Rio+20 : Hunger is a political problem

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20 years after Rio Summit, Olivier De Schutter, United Nations Special Rapporteur on the Right to Food, explains why hunger is still a political problem.

Since the first Rio summit, how has the hunger situation evolved?

In 1992, 840 million people in the world didn’t have enough to eat. They are now about 925 million and about 98 % of them live in developing countries. These figures probably have to be considered alongside population growth which remains strong – every year, there are 75 million more people on the planet. But this still means that 16 % of the population in developing countries is suffering from hunger in 2012 which is only a slight decrease from 20 % in 1990 and very far from the first Millennium Development Goal set in 2000. Also, in one region of the world at least – Sub-Saharan Africa –, the proportion of people affected by hunger is increasing rather than decreasing: today, 30 % of the population does not have a sufficient intake of calories.

Why do you think that we have still not solved the hunger problem?

Hunger is mainly caused by political factors. In most developing countries, there has not been enough investment in small family farms which aim to provide food for local communities. Rural poverty has increased. Millions of small farmers have migrated to cities even though the industry and service sectors have not grown enough to absorb this workforce: today, 3 billion people live in shanty towns on the outskirts of big cities in developing countries. Often, on the advice of international institutions, governments respond by importing foodstuffs and this has also sped up the decline of the local sector. It is a vicious circle that is difficult to break.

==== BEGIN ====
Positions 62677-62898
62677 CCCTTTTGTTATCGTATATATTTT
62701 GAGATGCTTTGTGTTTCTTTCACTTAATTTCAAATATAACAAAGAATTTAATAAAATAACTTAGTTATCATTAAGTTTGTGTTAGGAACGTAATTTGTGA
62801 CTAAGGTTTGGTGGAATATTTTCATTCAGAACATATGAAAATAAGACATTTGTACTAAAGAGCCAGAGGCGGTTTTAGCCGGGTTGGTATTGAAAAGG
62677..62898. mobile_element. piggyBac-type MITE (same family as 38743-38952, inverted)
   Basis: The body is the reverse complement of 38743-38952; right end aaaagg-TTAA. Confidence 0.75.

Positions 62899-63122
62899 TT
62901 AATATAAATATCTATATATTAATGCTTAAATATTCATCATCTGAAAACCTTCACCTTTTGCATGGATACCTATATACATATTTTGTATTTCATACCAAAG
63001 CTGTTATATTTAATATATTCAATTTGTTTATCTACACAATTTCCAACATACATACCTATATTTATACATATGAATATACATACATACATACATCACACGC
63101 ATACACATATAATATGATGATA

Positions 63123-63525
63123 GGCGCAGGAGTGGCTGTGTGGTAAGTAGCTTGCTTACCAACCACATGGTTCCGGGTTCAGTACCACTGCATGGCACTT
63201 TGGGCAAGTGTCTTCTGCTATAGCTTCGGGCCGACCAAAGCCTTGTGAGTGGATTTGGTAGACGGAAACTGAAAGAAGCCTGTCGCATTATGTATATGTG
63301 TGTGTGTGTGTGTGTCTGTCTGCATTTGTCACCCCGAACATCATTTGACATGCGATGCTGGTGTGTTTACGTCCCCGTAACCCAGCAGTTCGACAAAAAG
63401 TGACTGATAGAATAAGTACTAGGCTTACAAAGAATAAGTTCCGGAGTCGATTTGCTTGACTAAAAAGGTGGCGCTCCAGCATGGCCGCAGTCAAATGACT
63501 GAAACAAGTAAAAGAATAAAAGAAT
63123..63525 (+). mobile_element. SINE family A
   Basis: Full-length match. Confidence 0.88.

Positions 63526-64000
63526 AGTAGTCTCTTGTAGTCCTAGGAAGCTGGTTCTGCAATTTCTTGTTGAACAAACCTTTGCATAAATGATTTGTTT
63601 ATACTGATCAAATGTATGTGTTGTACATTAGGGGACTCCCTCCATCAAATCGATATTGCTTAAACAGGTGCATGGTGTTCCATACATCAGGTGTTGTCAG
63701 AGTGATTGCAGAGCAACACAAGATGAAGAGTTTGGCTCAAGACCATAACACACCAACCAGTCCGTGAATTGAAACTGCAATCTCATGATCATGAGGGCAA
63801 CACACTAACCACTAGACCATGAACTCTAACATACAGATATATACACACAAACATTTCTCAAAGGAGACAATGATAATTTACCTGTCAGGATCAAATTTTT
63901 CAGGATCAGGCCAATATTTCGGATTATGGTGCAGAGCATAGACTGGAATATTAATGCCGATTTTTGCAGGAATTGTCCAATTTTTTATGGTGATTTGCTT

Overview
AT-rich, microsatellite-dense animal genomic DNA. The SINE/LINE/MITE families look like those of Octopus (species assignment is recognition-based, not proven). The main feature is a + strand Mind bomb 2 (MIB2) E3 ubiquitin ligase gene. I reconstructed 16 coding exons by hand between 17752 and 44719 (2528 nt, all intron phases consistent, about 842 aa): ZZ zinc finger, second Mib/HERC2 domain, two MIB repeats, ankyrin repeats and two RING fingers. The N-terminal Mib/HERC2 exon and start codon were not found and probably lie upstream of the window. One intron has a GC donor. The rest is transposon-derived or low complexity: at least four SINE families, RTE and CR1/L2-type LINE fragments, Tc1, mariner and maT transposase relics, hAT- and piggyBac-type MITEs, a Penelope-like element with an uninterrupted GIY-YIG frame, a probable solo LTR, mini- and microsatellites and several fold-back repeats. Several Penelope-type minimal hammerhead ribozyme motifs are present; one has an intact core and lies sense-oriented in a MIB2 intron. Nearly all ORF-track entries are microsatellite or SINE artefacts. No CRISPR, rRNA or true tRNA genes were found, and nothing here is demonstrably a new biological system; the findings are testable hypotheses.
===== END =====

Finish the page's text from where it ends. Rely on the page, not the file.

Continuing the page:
What do you think will happen over the next twenty years?

Strenuous efforts need to be redirected in two ways. Firstly, to rebuild local food processing systems. This is the only way to move away from the current competition for investments between agro-export and subsistence farming that is taking place at the expense of the most marginalised farmers. And secondly, agroecological practices need to be circulated to separate agricultural production from fossil energy and reduce agriculture’s environmental footprint. These transitions will only be possible if our governance mechanisms are improved. We are being held hostage by the short-termism that affects political decisions and markets. We have to break away from this by favouring long term political decisions. We can’t afford the luxury of waiting for Rio + 40: tomorrow is being played out today because by tomorrow, it will be too late.

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